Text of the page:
Within the industry many voices champion SEC involvement due to this aforementioned marketplace volatility. Barry Silbert, Founder and CEO of DigitalCurrencyGroup which manages Grayscale, the operator of Bitcoin Investment Trust tweeted on July 25th, “Punch bowl taketh away,” a veiled approval indicating his belief that the SEC is committed to shoring up cryptocurrency volatility in the wake of the DAO ruling. Stability, and more importantly security, will lead to widespread cryptocurrency acceptance among larger, institutionalized players.

Regulation will also make it safer to pay investors, vendors, developers, employees, all in cryptocurrency, eliminating the need to set up traditional financial services middlemen. While regulation may cause the feverish climate around cryptocurrencies to abate, the trade-off is that more legitimate companies will have increased interest.

Simply put, regulation will help democratize investing. First, because ICOs have the potential to lower business cost, they simultaneously stand to lower initial share costs and subsequent costs down the value chain, opening the option of investing to a wider audience at lower buy-in rates. The effect that this will have is truly transformative.

A broader, bespoke class would for the first time be able to participate in revenue sharing streams traditionally reserved for high-wealth individuals and institutional investors. Second, the structure of ICOs allow individuals to trade individual-to-individual, without the traditional stock exchange entry barriers.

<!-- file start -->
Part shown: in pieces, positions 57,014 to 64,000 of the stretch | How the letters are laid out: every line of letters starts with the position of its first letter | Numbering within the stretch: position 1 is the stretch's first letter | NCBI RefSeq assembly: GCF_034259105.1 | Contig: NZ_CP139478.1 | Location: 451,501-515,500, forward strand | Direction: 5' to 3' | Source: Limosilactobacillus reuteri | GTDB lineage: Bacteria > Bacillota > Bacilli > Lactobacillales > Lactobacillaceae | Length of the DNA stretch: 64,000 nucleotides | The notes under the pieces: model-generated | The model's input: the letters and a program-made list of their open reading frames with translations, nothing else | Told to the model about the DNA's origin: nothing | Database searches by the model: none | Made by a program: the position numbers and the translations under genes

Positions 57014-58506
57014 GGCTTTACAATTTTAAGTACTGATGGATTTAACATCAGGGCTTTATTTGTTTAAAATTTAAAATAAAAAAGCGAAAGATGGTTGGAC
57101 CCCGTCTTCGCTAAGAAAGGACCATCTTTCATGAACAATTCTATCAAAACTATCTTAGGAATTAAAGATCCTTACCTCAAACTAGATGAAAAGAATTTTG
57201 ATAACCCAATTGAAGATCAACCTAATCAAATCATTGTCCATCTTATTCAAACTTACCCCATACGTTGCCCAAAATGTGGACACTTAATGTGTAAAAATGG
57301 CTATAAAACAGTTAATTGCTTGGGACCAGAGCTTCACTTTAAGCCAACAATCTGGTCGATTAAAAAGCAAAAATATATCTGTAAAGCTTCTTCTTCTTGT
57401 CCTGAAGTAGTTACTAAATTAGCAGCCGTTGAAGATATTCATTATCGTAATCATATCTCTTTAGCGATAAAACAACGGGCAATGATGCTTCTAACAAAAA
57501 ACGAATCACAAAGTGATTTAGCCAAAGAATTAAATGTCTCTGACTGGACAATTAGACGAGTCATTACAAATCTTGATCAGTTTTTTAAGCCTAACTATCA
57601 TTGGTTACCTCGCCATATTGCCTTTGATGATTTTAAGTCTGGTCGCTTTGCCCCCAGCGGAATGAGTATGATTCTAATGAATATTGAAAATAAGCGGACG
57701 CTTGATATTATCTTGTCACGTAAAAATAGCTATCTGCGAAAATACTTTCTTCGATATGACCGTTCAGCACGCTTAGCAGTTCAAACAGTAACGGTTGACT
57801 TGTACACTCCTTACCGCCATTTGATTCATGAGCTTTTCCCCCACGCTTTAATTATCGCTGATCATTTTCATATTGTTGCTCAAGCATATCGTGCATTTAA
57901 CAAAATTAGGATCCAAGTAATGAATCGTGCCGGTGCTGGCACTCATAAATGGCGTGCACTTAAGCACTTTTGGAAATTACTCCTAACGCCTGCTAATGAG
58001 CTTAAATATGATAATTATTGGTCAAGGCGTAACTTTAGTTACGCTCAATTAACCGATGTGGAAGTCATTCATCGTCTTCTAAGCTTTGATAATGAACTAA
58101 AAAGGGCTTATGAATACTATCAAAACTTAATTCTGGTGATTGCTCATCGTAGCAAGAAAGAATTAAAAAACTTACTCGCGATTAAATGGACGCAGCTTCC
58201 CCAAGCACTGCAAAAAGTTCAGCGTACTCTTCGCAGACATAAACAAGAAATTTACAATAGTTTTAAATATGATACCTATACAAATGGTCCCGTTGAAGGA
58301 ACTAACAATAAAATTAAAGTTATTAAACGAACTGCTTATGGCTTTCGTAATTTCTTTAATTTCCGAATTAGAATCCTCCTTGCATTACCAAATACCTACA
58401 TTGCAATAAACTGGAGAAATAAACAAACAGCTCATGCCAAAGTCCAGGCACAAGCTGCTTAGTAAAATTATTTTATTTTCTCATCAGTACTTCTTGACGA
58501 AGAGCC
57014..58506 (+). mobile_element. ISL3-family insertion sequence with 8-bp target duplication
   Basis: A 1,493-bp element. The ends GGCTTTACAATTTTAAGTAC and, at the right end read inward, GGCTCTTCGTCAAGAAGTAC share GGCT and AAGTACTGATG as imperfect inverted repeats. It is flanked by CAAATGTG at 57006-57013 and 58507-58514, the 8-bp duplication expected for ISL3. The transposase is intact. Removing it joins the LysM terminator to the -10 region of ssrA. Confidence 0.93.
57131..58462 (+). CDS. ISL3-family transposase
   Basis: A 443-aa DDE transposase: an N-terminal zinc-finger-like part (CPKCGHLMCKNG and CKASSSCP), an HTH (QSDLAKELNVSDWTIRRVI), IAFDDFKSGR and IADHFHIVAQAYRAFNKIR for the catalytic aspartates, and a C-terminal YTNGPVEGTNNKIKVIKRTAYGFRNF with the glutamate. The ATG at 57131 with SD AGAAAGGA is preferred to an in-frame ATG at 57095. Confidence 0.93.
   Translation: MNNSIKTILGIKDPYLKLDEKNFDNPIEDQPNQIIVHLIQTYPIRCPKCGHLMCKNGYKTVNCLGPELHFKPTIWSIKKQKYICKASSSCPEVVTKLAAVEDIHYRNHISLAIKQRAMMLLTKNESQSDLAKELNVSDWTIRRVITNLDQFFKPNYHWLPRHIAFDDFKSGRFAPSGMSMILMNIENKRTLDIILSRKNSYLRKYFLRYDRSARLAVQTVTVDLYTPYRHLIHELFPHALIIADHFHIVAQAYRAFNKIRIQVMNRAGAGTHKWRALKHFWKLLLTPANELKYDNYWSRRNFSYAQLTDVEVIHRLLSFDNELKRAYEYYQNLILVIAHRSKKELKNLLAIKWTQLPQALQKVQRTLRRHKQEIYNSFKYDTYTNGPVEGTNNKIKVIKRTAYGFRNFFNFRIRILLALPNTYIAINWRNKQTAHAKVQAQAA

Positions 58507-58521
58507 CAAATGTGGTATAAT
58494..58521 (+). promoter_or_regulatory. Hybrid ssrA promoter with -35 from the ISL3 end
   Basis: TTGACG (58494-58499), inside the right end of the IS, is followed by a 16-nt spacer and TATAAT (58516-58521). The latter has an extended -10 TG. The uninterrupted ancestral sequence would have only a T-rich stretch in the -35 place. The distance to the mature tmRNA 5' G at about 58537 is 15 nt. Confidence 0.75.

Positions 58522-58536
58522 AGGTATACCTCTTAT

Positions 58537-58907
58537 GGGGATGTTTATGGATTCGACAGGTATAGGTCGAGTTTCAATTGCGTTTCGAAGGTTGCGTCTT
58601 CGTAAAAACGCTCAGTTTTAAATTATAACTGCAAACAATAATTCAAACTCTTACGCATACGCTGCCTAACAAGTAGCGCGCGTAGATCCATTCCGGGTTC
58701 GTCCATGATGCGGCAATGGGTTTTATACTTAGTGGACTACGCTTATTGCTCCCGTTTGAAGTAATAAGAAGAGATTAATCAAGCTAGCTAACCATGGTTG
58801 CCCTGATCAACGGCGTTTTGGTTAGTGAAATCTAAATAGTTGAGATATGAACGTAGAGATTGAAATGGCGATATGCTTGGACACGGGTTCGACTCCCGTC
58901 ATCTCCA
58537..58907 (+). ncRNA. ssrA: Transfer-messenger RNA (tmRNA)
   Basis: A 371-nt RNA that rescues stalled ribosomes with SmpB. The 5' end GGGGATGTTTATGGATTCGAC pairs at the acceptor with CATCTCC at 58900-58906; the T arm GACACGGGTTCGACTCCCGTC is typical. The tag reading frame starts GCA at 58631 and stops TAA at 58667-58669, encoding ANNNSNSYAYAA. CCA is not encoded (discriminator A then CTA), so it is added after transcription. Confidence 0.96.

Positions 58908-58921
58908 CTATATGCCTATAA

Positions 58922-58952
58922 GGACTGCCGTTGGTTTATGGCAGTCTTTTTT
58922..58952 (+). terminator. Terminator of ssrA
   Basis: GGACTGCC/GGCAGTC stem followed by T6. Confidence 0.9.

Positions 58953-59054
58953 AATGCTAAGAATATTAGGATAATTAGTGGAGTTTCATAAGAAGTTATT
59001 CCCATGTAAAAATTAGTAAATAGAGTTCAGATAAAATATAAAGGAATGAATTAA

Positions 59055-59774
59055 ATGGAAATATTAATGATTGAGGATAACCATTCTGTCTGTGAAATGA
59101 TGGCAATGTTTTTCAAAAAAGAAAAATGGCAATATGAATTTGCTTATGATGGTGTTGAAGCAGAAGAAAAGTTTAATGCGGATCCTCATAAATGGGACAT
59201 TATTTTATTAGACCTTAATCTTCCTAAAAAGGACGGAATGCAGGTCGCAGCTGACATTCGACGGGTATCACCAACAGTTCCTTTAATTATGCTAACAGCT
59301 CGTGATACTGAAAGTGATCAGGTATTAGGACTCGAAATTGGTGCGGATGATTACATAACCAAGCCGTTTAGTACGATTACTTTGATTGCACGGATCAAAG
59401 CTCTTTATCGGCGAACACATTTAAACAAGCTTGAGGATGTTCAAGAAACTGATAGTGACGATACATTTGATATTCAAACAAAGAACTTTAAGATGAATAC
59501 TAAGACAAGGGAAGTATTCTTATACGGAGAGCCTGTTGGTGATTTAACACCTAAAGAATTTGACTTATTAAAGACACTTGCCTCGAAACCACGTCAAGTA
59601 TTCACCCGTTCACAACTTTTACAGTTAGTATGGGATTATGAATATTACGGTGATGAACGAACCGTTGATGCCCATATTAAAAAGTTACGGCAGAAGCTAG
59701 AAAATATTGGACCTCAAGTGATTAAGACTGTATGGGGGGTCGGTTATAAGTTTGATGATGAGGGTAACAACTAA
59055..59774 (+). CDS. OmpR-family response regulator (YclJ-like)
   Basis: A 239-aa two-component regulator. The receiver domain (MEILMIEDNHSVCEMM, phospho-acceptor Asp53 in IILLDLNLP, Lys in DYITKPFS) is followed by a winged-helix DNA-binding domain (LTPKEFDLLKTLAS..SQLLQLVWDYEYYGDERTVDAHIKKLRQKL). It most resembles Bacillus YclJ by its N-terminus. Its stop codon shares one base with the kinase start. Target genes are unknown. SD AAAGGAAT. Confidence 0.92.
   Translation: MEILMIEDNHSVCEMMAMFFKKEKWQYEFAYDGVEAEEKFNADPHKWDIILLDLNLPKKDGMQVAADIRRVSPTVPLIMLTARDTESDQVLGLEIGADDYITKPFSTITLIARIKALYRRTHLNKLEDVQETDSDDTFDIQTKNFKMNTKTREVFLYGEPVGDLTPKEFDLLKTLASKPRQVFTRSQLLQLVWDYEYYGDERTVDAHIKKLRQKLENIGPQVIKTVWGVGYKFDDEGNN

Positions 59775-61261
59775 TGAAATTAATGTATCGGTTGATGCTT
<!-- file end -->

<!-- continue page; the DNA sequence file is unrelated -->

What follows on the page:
ICO regulation from a video game company vantage

Perhaps unsurprisingly, consumers and companies in the video game industry are already accustomed to using and trading virtual currencies. It’s not a stretch to make the claim that videogames are the foundation of digital economies — where millions in fiat cash have been used to prop up entire marketplace universes. This uniquely positions the gaming industry to adapt to an ICO model for funding game development, as well as to serve as a model for other industries interested in expanding into this arena.

ICOs are the natural evolution of the Jumpstart Our Business Startups (JOBS) Act equity crowdfunding model. The ability to publicly crowdfund, namely to solicit cash, has lionized interest in campaigns and platforms, leading to a new “golden age” of democratized investing reliant on a technology that caters to public interest as much as it financially benefits its developers and publishers.   

Where we’re headed next

The bottom line is simple: considering most cryptocurrencies and ICOs are structured and used nearly identically to common stocks plus some nominal utility function, we can expect greater SEC jurisdiction to be exerted in the near future. That the SEC has already issued guidance on ICOs is a positive first step, but there are still loopholes in how ICOs talk about themselves to potential investors which need to be resolved.  

But, once we are in a place where ICOs are regulated and begin to be adopted by institutions, the radical transformation of our financial services industry will be unstoppable. This change will benefit consumers by making investment easier and safer, and it will fund a whole new wave of small companies and startups eager to court new investors.